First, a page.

U.S. House of Representatives to Vote on H.R. 38, the Concealed Carry Reciprocity Act

In a huge win for Second Amendment supporters, the U.S. House Judiciary Committee on Wednesday held a mark-up of H.R. 38, the Concealed Carry Reciprocity Act, and favorably reported an amended version of the bill to the full House. Anti-gun Democrats on the Committee offered a lengthy list of amendments to weaken or gut the bill, all of which were defeated.

Please Ask Your U.S. Representative to Vote for H.R. 38, the Concealed Carry Reciprocity Act. You can find their contact information at:

http://congressional-district.insidegov.com/

Please contact your U.S. Representative and ask him or her to vote YES on H.R.38, the Concealed Carry Reciprocity Act of 2017. You can call the congressional switchboard at (202) 224-3121 and ask to be connected to your representative’s office.

The last 30 years have seen a continual expansion of the right to carry concealed handguns for self-defense within the United States, even as the nationwide violent crime rate has plummeted during the same period.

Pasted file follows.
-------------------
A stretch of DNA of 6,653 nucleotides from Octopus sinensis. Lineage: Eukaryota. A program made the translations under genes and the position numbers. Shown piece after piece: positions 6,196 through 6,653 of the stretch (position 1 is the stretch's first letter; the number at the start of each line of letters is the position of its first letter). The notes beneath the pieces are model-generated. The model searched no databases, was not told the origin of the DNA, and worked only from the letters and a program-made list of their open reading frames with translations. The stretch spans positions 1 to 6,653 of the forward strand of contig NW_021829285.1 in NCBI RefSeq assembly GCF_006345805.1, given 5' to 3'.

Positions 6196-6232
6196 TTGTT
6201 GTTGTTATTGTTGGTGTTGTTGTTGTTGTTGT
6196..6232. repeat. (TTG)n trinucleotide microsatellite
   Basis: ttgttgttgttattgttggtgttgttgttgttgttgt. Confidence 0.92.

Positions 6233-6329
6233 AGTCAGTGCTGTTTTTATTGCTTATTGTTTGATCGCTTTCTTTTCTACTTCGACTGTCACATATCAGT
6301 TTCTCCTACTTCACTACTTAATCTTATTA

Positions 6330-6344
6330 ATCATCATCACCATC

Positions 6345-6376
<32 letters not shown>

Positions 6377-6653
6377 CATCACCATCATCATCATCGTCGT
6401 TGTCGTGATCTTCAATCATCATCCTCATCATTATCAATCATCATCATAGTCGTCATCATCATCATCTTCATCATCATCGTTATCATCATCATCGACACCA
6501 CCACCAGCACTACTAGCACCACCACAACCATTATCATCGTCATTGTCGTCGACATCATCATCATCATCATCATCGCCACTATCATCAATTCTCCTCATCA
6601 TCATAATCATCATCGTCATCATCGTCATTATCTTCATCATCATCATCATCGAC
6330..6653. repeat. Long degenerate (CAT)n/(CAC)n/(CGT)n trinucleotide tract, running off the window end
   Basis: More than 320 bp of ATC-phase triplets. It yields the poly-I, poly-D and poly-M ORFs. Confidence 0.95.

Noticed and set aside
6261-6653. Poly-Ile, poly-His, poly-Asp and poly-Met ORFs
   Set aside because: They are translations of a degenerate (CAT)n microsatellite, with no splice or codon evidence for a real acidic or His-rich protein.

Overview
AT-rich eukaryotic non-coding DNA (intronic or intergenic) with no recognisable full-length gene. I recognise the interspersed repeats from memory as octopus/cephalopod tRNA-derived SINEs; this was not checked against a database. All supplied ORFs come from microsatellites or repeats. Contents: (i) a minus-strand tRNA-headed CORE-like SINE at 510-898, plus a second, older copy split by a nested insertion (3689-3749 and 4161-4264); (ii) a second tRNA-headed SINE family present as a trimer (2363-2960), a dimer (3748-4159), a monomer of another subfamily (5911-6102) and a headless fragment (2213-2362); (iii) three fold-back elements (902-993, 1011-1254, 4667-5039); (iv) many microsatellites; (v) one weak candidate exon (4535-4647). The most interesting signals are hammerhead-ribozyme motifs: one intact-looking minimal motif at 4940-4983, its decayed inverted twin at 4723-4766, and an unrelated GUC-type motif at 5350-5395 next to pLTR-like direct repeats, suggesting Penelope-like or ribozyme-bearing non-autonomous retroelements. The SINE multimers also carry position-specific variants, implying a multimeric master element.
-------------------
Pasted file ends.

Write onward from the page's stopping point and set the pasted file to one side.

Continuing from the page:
Every U.S. state now has a legal mechanism whereby its residents may carry concealed handguns, and 42 states and the District of Columbia broadly recognize a right of law-abiding citizens to do so.
Needless to say, these states also refuse to recognize permits from other states or even, in some cases, to issue their own permits to otherwise eligible out-of-state residents.

Anti-gun members of the committee – most of whom have never met an exercise of federal authority they didn’t love – hypocritically tried to portray H.R. 38 as an attack on “states’ rights” and desperately tried to steer the debate to the differences between state licensing laws.

A majority of the committee, however, saw past the charade and recognized that what was really at stake was not the safety of residents in anti-gun states but whether upstanding Americans get to exercise their fundamental right to carry over the wishes of politicians who seek to deny it entirely.

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